Sony doesn’t seem impressed by Microsoft’s offer on Call of Duty

Microsoft Gaming CEO Phil Spencer told last week that the company is committed to keeping Call of Duty on PlayStation for “several more years” beyond the current marketing agreement Sony has with Activision. Sony has called Microsoft’s offer to keep Call of Duty on PlayStation “inadequate on many levels.” But at the same time as Microsoft is working to win regulatory approval for its $68.7 billion Activision Blizzard deal, Sony isn’t impressed.

“Microsoft has only offered for Call of Duty to remain on PlayStation for three years after the current agreement between Activision and Sony ends,” explains PlayStation chief Jim Ryan in a statement to Games Industry.biz. “After almost 20 years of Call of Duty on PlayStation, their proposal was inadequate on many levels and failed to take account of the impact on our gamers. We want to guarantee PlayStation gamers continue to have the highest quality Call of Duty experience, and Microsoft’s proposal undermines this principle.”

Ryan’s remark makes it apparent that “several more years” refers to the three years following the conclusion of Sony’s Call of the Duty marketing agreement. Earlier this year, Bloomberg said that Microsoft was committed to publishing Call of Duty on PlayStation “for at least the next two years,” implying that Sony’s marketing agreement for the franchise might end in 2024. That might imply that Microsoft has simply provided a deadline of 2027.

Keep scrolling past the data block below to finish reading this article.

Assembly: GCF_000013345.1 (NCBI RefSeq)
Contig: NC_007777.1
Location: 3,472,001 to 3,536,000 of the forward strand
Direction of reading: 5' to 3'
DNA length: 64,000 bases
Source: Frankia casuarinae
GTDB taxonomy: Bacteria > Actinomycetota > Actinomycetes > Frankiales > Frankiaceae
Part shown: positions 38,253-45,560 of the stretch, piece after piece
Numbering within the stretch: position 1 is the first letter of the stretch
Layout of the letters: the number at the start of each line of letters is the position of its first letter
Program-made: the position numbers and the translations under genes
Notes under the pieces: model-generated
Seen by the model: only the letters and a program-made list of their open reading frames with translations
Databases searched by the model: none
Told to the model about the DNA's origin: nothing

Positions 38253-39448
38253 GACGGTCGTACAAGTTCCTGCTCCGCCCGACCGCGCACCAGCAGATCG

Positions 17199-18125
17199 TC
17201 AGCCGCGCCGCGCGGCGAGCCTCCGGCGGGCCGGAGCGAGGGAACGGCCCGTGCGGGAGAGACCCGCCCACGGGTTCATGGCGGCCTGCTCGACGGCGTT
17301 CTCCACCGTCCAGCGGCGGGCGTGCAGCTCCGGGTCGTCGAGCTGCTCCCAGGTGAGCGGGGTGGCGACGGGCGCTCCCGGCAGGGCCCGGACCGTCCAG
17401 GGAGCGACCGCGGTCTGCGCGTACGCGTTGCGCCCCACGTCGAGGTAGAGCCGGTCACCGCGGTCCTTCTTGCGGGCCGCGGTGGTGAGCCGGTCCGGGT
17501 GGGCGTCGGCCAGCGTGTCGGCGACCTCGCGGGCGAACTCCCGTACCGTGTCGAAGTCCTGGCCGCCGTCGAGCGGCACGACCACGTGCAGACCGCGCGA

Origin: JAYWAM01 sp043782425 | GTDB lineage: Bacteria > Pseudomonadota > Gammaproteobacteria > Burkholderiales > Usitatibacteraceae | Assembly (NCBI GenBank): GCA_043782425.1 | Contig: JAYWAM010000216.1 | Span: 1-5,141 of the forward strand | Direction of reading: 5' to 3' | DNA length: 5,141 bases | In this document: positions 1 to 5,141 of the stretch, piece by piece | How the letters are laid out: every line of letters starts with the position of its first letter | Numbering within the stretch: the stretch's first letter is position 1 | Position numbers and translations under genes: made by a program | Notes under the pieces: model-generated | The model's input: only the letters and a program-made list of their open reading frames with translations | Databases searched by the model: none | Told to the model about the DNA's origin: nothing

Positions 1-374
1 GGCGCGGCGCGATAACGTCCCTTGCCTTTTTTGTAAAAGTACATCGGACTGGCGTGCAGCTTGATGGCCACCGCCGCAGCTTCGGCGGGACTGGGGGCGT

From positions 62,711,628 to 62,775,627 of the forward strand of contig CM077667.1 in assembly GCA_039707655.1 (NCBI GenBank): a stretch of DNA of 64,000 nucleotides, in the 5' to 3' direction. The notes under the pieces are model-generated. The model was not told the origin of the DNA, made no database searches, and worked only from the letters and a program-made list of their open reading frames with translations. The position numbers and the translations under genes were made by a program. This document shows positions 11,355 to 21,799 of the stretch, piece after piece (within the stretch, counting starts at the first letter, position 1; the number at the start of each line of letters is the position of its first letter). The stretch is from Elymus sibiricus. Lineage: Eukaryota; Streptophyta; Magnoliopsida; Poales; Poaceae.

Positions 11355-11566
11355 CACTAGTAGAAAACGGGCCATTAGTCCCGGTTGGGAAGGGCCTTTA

“I hadn’t intended to comment on what I understood to be a private business discussion, but I feel the need to set the record straight because Phil Spencer brought this into the public forum,” continues Ryan in the statement. Spencer said Microsoft’s offer “goes well beyond typical gaming industry agreements,” but it’s not enough to ease Sony’s concerns over the franchise.

In documents given to Brazil’s Administrative Council for Economic Defense (CADE) regulator, attorneys for Sony and Microsoft have been at odds over the significance of Call of Duty, and it’s obvious that it’s a significant matter for both businesses. The Call of Duty franchise, according to Sony, is unique “as a gaming category on its own” and would be challenging for other creators to match. Microsoft contends that it isn’t as significant as its competition portrays it to be. The truth lies someplace in between.

Given the competition concerns around the franchise being investigated by regulators in the UK, Europe, the US, and other countries, Microsoft may need to provide Sony with greater assurances over the future of Call of Duty. Last week, the UK’s Competition and Markets Authority (CMA) took action to further probe Microsoft’s acquisition of Activision Blizzard. In Phase 2, the CMA will form an impartial panel to assess whether Microsoft’s influence over games like Call of Duty and World of Warcraft could hurt competitors.

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